Regal initially filed a complaint for declaratory judgment, a motion for a temporary restraining order and a motion for a preliminary injunction on May 8, 1998 against Mayfield Heights and Solon and their respective mayors and finance directors.   The suit contended that the admissions taxes imposed by these cities impermissibly infringe Regal's free speech rights guaranteed by the First Amendment to the United States Constitution and Section 11, Article I of the Ohio Constitution.   The trial court entered a temporary restraining order that same day enjoining further enforcement and collection of the taxes from Regal.   Regal filed an amended complaint on May 14, 1998, adding Middleburg Heights and Westlake and their respective mayors and finance directors as defendants.   Following a hearing on June 1, 1998, the trial court overruled and dismissed Regal's application for preliminary injunction against the enforcement and collection of the admissions taxes by all defendants.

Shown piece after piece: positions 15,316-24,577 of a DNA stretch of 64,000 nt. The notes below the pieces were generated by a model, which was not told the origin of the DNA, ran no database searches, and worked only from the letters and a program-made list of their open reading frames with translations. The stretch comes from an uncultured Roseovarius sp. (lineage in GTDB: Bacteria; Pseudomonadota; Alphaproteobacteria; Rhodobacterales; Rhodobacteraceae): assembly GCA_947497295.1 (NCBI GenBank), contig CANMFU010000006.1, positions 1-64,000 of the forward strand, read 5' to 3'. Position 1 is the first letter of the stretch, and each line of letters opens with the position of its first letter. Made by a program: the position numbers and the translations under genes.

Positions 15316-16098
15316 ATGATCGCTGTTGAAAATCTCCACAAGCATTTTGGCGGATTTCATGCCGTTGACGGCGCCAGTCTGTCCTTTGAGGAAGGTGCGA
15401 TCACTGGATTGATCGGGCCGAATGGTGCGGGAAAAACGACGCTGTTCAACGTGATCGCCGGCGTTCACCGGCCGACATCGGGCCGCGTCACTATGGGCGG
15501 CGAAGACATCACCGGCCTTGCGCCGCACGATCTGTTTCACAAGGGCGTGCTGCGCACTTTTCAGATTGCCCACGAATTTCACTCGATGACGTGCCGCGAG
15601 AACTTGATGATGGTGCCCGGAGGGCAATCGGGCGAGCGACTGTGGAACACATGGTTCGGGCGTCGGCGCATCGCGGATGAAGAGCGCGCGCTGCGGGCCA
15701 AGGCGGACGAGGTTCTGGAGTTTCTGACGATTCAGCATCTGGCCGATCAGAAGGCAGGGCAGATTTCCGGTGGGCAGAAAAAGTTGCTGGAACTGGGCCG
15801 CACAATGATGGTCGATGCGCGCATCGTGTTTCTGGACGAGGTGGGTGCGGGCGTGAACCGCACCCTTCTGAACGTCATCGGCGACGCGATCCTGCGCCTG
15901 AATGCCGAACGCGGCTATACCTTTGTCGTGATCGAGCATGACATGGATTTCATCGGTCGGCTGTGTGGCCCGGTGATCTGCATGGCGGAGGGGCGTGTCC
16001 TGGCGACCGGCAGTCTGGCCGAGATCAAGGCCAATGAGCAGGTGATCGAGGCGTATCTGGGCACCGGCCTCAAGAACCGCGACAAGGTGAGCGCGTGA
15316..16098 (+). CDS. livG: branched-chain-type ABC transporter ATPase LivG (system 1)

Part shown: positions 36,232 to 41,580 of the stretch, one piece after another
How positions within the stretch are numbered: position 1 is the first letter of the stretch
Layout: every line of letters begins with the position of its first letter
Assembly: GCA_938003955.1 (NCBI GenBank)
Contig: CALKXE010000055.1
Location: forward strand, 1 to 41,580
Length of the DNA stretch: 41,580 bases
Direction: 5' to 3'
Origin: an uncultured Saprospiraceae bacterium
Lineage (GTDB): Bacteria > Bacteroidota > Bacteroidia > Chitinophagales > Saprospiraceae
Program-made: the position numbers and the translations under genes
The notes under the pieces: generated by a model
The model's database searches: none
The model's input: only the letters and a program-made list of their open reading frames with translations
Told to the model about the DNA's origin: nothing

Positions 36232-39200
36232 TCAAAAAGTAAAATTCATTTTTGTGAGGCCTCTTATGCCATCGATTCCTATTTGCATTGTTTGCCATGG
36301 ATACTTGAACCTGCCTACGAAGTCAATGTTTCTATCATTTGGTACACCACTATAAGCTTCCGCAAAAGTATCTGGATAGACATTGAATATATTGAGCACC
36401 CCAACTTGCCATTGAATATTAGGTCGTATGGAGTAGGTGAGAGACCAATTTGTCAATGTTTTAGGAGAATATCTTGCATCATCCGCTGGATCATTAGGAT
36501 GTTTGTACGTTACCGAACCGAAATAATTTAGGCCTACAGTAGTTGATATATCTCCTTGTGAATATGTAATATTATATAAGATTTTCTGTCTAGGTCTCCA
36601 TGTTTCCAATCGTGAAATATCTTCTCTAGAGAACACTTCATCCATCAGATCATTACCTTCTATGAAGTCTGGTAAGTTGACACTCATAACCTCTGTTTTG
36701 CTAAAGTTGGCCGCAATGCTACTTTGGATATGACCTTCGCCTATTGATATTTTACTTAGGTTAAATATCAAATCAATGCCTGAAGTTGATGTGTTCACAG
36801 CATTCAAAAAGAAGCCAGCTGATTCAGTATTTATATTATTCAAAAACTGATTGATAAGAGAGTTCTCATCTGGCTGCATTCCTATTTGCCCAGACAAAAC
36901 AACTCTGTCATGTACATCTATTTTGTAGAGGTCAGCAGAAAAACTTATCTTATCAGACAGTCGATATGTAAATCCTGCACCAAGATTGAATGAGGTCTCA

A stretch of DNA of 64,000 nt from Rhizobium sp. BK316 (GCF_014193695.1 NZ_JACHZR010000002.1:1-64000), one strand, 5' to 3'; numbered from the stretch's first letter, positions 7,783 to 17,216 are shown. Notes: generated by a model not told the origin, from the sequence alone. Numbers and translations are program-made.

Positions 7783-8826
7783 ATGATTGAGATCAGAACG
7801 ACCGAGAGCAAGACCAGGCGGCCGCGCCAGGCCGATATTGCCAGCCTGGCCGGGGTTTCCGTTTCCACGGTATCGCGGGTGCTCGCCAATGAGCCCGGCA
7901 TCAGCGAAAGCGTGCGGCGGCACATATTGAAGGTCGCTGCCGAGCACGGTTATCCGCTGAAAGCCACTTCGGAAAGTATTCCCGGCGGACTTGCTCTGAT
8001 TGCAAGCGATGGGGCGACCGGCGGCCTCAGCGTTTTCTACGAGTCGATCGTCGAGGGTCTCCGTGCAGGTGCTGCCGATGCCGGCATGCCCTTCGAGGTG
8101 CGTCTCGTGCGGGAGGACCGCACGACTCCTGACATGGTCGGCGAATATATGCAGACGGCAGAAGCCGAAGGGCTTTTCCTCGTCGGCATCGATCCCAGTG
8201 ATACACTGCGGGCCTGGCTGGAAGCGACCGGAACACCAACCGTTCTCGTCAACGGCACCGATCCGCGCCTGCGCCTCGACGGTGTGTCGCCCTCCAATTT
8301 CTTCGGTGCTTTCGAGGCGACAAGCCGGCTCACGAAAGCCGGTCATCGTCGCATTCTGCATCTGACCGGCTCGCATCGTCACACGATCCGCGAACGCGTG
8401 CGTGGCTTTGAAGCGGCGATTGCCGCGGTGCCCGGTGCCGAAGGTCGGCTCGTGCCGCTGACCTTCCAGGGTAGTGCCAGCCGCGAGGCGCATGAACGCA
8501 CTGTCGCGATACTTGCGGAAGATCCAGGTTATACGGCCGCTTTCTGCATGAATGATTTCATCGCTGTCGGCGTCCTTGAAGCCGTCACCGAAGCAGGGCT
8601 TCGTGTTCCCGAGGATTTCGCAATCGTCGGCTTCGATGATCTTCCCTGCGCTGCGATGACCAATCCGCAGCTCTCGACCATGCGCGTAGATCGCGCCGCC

After all defendants had answered and all parties had conducted discovery, the respective parties filed cross-motions for summary judgment on September 1, 1998.   The parties also filed a stipulation of facts that same day.   Opposition briefs and one reply brief were filed.   All of the motions for summary judgment were denied.

A bench trial commenced October 20, 1998 and concluded the following day.   At the conclusion of all evidence, the parties waived closing arguments and filed  posttrial briefs on November 30, 1998.   Subsequently, on January 5, 1999, the trial court issued an eight-page opinion, finding that Regal had standing to challenge the admissions taxes but concluding that there had been no constitutional violations, and entered judgment in favor of the cities.   This timely appeal ensued.

We will address Regal's assignments of error in the order asserted and together where it is appropriate for discussion.

“I. The trial court committed prejudicial error by applying intermediate rather than strict scrutiny to analyze the admissions taxes.